Another consideration is acoustical transfer — a stone or ceramic floor will bounce sound around the room. While LVT doesn’t have the sound-dampening qualities of carpet, it will transfer less noise than any of the natural hard surface flooring options.
Stone Tile Flooring
Stone tile flooring is a great choice for areas that flow between indoor and outdoor. If your home office includes a terrace or veranda, this can be an excellent option for incorporating that into your interior space.
Natural stone comes in many different styles such as travertine, limestone, granite, slate or marble floor tiles.
Stone tile flooring also requires professional installation, but is virtually indestructible and needs little to no maintenance. If you’re in a cold climate and your budget stretches to underfloor radiant heating, this will make your office an inviting place on chilly days.
On the other hand, in warm climates, stone retains its cool temperature.
Broadloom Carpet, also called wall-to-wall carpet, is an option if your design priorities are uniformity of material and color, and if cushion and sound-dampening are important to making your space functional and supportive of your work.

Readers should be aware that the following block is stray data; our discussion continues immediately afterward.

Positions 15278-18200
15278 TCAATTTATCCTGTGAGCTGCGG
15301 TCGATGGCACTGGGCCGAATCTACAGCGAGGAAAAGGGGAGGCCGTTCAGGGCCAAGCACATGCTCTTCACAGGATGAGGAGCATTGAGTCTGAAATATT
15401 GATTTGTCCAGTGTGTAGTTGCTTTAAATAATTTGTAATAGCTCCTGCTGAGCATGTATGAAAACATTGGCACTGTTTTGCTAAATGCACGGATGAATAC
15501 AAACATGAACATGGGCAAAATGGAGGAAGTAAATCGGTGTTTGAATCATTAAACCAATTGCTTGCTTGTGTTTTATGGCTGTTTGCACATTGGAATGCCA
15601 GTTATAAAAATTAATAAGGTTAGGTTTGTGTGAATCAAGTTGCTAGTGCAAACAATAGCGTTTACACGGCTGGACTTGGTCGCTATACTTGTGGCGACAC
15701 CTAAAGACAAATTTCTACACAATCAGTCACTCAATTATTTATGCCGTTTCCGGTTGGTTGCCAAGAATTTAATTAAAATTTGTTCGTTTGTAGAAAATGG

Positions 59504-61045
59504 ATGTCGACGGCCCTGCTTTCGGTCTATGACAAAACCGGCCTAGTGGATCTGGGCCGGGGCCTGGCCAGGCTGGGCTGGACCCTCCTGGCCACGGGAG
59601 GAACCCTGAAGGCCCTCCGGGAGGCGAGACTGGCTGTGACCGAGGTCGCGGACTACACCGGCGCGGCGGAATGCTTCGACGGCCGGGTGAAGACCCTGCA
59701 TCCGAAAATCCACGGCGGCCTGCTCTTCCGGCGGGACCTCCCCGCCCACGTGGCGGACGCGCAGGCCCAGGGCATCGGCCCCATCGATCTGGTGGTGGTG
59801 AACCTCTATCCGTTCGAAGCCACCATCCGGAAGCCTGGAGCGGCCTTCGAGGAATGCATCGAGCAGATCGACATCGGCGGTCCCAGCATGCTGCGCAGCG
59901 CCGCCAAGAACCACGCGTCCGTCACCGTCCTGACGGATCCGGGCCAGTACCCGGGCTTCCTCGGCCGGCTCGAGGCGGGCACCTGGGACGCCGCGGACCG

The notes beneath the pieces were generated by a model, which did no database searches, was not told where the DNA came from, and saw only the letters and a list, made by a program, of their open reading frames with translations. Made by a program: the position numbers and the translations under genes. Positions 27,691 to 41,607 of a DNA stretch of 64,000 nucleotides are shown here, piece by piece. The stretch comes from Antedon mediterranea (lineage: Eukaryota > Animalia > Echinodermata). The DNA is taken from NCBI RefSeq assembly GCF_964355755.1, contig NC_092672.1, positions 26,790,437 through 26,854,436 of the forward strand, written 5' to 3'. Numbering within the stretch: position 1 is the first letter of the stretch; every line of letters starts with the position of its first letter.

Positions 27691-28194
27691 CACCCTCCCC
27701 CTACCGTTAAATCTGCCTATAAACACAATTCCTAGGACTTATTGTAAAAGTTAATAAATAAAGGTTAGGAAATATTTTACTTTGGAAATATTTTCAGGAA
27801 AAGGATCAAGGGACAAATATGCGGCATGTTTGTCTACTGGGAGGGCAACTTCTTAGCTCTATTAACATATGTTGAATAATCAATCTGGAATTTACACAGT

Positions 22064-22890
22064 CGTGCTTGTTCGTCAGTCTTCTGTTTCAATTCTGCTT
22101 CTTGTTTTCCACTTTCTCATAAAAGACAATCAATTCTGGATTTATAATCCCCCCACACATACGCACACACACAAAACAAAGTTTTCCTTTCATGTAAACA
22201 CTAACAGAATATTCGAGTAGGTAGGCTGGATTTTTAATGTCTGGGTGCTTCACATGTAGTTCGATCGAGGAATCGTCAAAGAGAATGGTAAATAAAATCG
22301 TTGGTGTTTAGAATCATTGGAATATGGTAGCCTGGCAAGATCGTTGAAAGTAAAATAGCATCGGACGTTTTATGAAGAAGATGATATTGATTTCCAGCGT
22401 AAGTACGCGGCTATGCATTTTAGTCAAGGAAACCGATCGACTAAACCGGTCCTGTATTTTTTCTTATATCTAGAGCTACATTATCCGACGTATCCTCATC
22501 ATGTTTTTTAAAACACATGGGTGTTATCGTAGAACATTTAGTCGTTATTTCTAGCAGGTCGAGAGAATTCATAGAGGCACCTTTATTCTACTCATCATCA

The natural fibers of carpet can trap allergens and stains, making it the least hygienic of all your home office flooring options. Installation is best done by a professional, and the process can be frustrating if you have an irregular space — you will need to purchase more carpet than will be used.
If you’re lucky, the left-over bits (called remnants), will be in a size and shape that you could have them bound and used as runners or floor mats in other parts of the home, but realistically you’re more likely to keep them in the garage for a few years and then throw them out.
Carpet tiles are a newer alternative to broadloom carpet. A prominent benefit is that they can be customized to exactly fill the space of your home office, avoiding the question of what to do with unusable remnants.
Should you (or a client) inadvertently create a stain, only the affected tiles need to be replaced. Carpet tiles with cushion backing will not only absorb more sound but extend the life of the carpet as well.
If you choose carpet tiles, consider an installer that offers pattern-matching technology. This helps carpet tiles look more like part of a larger carpet, rather than individual pieces. Carpet tiles also don’t need to be installed throughout the entire room, making them an excellent choice if you have an existing floor that you’d like to protect from traffic.
For more related designs visit our article about home office staging ideas.